In another illustration, the analyte is itself a catalyst (enzyme). This may either catalyze the indicator reaction, which reaction is then obtained by supplying a constant quantity of substrate, or it may catalyze a non-indicating "control" reaction which uses up substrate for a competing reaction--in this case, the competing reaction must be "indicating".
In another variation, the analyte to be measured generates a "secondary analyte" by virtue of a suitable analyte-specific reaction. This secondary analyte replaces the analyte to be measured as the substrate for the competing control/indicator and competing reactions. Thus, in this variation, the sample to be analyzed is again divided into portions, and, in addition to the components added as described above, reaction components specific for the desired analyte are added to the reaction mixture. This confers specificity on the test, as well as providing the secondary analyte which forms the substrate for the competing reactions. By virtue of this variation, a standard competition pattern can be applied to a number of desired analytes as long as these analytes generate the same secondary analyte. The specificity in this embodiment is conferred by the nature of this conversion reaction into secondary analyte.
Thus, in one aspect the invention relates to a method for determining the concentration of a desired analyte (an enzyme or a substrate) by adding to a series of samples constant amounts of the reaction components for a control reaction and variable amounts of catalyst for a competing reaction, where one of the two reactions is also an indicator reaction. In instances where the analyte is a substrate, it is preferred that the control reaction be the indicator reaction.
In a second aspect, the invention relates to using as a substrate analyte in the foregoing method a secondary analyte which is generated by an analytespecific reaction.
In other aspects, the invention relates to kits which contain the appropriate concentrations of the reagents used in the foregoing methods. In still other aspects, such kits will include means for separating the solution to be analyzed into portions and of contacting these portions with the proper reagents; in still further aspects, the invention relates to support matrices which provide direct reading capability in preset pattern of reaction variations, as is described by the foregoing method of the invention.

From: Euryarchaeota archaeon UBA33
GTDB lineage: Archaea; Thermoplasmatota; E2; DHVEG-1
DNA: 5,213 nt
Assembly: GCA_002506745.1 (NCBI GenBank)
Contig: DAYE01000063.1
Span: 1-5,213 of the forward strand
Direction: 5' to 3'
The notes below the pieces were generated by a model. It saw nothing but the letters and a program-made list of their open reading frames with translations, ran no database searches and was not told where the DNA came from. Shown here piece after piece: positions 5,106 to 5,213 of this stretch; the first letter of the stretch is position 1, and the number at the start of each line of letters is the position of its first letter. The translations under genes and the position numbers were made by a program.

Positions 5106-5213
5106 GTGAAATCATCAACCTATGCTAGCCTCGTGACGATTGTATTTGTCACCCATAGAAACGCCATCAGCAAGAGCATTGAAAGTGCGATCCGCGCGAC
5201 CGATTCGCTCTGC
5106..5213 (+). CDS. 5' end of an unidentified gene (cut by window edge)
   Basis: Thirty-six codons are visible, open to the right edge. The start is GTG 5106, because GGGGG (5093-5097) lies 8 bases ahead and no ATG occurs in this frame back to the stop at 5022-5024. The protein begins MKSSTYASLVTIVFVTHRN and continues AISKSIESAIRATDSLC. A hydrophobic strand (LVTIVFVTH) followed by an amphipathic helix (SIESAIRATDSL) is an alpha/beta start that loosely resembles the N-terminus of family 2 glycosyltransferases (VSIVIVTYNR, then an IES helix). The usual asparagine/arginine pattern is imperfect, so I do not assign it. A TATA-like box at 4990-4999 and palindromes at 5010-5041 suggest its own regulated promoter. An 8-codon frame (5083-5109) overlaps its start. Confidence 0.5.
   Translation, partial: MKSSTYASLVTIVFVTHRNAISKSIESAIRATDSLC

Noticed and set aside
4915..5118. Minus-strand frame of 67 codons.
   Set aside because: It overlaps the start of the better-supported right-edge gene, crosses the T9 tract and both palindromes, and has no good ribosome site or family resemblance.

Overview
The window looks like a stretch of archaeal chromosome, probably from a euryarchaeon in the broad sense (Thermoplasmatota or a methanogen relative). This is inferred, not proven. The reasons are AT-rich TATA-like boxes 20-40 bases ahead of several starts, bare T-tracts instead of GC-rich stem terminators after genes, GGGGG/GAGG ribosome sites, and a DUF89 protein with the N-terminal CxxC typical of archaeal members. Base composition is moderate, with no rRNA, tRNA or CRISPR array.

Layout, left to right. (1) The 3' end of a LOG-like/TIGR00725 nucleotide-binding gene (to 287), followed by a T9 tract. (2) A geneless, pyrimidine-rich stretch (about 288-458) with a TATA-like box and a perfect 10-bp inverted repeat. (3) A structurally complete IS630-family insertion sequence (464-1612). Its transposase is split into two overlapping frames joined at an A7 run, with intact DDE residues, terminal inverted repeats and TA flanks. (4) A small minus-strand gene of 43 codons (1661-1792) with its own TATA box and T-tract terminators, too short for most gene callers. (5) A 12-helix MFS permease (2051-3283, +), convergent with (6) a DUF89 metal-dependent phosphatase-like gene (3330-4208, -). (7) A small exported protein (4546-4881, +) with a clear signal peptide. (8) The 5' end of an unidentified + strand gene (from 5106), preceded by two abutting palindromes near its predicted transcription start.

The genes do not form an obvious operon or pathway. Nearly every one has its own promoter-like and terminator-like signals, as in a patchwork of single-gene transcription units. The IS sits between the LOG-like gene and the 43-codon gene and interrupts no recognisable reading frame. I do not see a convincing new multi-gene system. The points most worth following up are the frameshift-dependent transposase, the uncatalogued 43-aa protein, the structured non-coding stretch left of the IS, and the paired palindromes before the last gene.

FIG. 1 shows the variation of absorbance with competing catalyst concentration for various analyte concentrations.
FIG. 2 diagrams the test matrix configuration for a "clock" analyzer.
FIG. 3 diagrams the test matrix configuration for a "thermometer" analyzer.
FIG. 4 is a graphic representation of cholesterol determination results.
As used herein, "analyte" or "desired analyte" refers to the material whose concentration is to be measured. In the case of clinical tests, for example, such analytes might be glucose, cholestrol, ammonia, urea, triglycerides, amino acids, bacterial cell wall components, antibodies, or other materials which can be substrates for chemical reactions accelerated or controlled by enzymes or other catalysts which are specific to them. For other applications, analytes might include pesticides present in waste water samples, specific chemical products which form part of atmospheric pollution, specific intermediates in chemical conversion manufacturing processes and numerous other materials which are of interest in the context of a wide variety of applications. Where the analyte is an enzyme, examples of such analytes include phosphatase, glucose oxidase, urease, or any enzyme for which the substrate can be consumed by another, competing enzyme.